How To Live (Mostly) Plastic-free With Small Children


When I first started saying to friends and family that I was planning a plastic-free life for my child, this statement was met almost unanimously with the same combination of knowing smiles and raised eyebrows – and honestly, I can’t blame them. At the time I was waddling around eight months pregnant, and also convinced that I was carrying the as-yet-undiscovered secret to perfect parenting. What’s that saying about ignorance again?

Child's wooden blocks

Image courtesy of sciencesque.

There are many things that I said in this smug pre-baby state that I have since had to hastily backpedal on, but somehow the goal of creating a (mostly) plastic-free world for my daughter has been one of the ideals that has actually survived the reality of having a child. It hasn’t always been easy, but it is definitely possible.

First of all, why? Why ban plastic?

This may seem obvious, but plastic is one of the most commonly-used polluting substances human beings have ever made. It is typically created from oil, which has its own issues, but the biggest problem with plastic is that unlike wood, metal, or natural fabrics, plastic doesn’t react chemically with most other substances and so it does not biodegrade.

This means that every single pen cap, dental floss container – and yes, baby toy – you have ever used, probably still exists. Most likely these items are sitting in a landfill somewhere, but it’s also possible that they have made their way into the belly of an unfortunate bird, or to gently swirl alongside billions of other plastic objects in the North Pacific Ocean, making up a depressingly-large floating garbage patch. Clearly, the more we can reduce the amount of plastic we use in our day-to-day lives, the better.

Now, the how. This is the tricky part, right?

There are typically three main stumbling blocks to taking this idea from lofty-ideal to real-life-reality. Let’s tackle them only by one.

Wood kids toys

Image courtesy of Gisele Pereira.

How do I avoid it? Plastic is cheap, easily maufactured, and endlessly adaptable. Furthermore, its bright colors and resistance to breakage makes it a popular choice in the world of children’s toys, dishes, and care items. At first glance it can seem absolutely impossible to avoid, but it is possible, I promise!

It sounds simplistic, but first decide that wherever possible, you will just not buy things made of plastic. Just don’t. Toys can be found made from Eco-friendly options like wood and cloth, pacifiers can be bought in natural rubber, and other things like baby baths can be done without – or bought secondhand, if absolutely necessary.

The next step after deciding on a plastic-free life is to communicate this desire to friends and family members – especially if you haven’t actually had your baby yet. Children are a source of such joy, and many choose to celebrate their arrival with gifts. By gently specifying that you would like to receive gifts made of sustainable materials, you can stem the tide of plastic at its source. Creating a registry filled with plastic-alternatives can be really helpful for gift-givers.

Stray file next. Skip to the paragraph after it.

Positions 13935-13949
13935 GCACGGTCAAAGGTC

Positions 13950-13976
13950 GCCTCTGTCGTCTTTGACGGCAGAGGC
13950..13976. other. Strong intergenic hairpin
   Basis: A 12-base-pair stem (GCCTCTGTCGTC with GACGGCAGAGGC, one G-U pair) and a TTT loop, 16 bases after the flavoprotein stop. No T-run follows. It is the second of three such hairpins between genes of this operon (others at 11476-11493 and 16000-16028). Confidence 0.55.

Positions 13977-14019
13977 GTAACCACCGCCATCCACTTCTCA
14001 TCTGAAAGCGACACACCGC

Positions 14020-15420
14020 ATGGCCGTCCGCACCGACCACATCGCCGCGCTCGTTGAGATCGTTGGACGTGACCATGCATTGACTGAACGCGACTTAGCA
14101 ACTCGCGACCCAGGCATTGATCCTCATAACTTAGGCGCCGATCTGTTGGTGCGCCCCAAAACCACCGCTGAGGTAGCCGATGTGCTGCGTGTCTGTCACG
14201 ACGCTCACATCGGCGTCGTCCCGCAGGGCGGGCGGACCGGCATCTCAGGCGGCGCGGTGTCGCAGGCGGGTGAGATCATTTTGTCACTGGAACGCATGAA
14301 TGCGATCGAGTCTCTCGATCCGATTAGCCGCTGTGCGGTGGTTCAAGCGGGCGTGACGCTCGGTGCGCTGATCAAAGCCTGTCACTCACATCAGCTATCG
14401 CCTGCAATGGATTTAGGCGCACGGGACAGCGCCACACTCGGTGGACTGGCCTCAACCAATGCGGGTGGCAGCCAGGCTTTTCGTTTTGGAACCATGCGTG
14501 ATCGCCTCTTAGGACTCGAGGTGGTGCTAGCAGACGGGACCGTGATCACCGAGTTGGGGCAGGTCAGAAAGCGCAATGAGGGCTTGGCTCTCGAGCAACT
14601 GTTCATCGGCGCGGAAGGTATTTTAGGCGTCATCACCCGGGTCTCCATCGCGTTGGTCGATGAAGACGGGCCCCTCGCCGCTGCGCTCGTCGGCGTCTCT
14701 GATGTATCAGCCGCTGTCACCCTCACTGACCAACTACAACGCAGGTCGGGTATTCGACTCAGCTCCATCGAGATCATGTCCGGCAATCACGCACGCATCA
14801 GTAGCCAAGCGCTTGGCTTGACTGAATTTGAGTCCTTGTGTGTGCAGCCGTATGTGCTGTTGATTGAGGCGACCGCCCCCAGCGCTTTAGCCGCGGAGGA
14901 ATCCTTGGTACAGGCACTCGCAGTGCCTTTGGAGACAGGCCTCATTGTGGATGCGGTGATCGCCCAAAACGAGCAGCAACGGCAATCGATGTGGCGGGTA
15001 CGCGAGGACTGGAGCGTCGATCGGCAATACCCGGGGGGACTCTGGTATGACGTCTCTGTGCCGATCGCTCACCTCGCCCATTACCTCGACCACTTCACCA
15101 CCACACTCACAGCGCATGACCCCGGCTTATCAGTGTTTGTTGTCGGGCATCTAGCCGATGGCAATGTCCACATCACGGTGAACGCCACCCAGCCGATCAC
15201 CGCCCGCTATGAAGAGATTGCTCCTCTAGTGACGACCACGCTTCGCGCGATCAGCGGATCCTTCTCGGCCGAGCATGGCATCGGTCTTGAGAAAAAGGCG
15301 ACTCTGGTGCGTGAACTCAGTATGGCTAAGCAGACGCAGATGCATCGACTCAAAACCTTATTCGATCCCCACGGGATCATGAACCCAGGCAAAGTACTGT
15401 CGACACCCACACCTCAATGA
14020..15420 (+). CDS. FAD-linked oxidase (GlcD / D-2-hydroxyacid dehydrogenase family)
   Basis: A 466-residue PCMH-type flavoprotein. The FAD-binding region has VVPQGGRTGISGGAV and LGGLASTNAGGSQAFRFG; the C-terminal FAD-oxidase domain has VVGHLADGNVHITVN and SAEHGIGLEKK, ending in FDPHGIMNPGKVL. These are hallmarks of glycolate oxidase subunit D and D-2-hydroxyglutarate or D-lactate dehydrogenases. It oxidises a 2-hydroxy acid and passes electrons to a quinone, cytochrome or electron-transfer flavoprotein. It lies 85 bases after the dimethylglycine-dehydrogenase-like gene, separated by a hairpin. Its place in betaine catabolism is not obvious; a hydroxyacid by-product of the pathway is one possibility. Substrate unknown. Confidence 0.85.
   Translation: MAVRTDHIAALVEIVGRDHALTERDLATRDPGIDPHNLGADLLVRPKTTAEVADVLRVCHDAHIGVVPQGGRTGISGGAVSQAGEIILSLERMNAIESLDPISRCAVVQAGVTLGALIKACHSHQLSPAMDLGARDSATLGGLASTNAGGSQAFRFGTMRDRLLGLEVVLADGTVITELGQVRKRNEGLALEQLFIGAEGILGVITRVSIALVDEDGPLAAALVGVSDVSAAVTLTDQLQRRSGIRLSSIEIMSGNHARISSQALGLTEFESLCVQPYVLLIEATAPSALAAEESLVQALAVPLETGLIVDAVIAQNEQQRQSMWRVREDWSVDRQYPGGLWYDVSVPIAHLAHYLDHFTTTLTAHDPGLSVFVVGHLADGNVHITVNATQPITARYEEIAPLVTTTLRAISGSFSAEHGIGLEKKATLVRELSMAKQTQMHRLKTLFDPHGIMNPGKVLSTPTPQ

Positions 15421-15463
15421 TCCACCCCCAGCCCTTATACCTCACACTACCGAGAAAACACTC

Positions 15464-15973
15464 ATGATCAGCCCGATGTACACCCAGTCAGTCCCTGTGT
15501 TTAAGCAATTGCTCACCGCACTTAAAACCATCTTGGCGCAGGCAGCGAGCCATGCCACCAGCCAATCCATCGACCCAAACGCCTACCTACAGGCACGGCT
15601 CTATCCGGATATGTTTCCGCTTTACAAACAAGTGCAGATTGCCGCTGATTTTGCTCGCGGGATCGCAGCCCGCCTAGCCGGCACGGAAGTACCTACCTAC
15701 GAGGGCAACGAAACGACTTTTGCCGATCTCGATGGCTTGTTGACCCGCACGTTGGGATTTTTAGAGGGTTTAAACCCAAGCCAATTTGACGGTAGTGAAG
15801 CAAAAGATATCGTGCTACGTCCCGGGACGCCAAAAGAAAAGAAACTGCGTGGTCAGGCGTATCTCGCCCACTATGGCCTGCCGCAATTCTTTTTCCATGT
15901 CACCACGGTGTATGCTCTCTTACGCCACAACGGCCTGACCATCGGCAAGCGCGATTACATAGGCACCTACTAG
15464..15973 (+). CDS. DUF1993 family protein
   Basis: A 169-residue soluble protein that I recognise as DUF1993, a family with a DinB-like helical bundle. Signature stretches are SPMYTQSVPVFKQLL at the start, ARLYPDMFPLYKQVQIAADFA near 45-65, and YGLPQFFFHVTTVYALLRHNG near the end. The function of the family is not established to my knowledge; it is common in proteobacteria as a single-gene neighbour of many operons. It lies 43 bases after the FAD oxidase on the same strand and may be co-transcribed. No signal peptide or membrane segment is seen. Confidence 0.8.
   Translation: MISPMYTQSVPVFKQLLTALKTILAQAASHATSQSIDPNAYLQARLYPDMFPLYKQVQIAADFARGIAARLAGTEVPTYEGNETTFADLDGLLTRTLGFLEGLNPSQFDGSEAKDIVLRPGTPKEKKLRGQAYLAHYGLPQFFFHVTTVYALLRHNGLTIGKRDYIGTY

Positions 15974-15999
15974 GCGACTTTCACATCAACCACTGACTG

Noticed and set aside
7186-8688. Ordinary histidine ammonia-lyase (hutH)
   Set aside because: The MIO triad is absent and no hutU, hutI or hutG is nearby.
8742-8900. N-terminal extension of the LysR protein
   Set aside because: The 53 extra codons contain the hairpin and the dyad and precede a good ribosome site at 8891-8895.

What does a plastic-free life with kids really look like? It will be a little different for everyone, but in our home it looks like this:

Dishes are real dishes. This makes many parents nervous because they’re breakable, but to date my two-and-a-half-year-old daughter hasn’t broken a single one (I, on the other hand, broke two glasses in one dishwashing session the other day.) If you really love your dishes and can’t bear the possibility of of losing one, consider getting a few inexpensive plates, bowls and cups from a secondhand store for your child to use.

Boy jumping in backyard

‘Because I’ve Never Told Him He Can’t Fly’. Image courtesy of Lotus Carroll.

Olive’s toys are made of fabric, or wood – wooden puzzles, sorting toys, and stacking blocks, fabric dolls, animals and games. This past Christmas we created a playhouse made from cardboard, and we use fabric bins, wooden crates, and vintage suitcases to store it all– typically these cost the same or less than similarly sized plastic sorting bins or baskets.

On-the-go snacking involves zippered fabric pouches to store nuts or apple slices, a stainless steel water bottle, and a set of reusable bamboo cutlery.

What about the one-offs? No one is perfect! Don’t expect this of others, or yourself. “Plastic-free” doesn’t mean living a draconian existence where toys are rooted out and destroyed, or gifts rudely refused. You will inevitably accumulate some plastic toys over the course of your child’s life, whether as gifts or giveaways, or as part of party favor bags.

In our house these become the perfect bath toys, or end up alongside the rest of the toys. You’ve got it – you may as well enjoy it! Some care items like thermometers or snot-suckers are inevitably made of plastic – it’s such a ubiquitous material that at times it’s not possible to avoid it entirely. Don’t beat yourself up about it! Focus on what you have done.

Feature image courtesy of Philippe Put

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Madeleine Somerville

Madeleine Somerville is the author of All You Need Is Less: An Eco-Friendly Guide to Guilt-Free Green Living and Stress-Free Simplicity. She is a writer, wannabe hippie and lover of soft cheeses. She lives in Edmonton, Canada, with her daughter. You can also find Madeleine at her blog, Sweet Madeleine.

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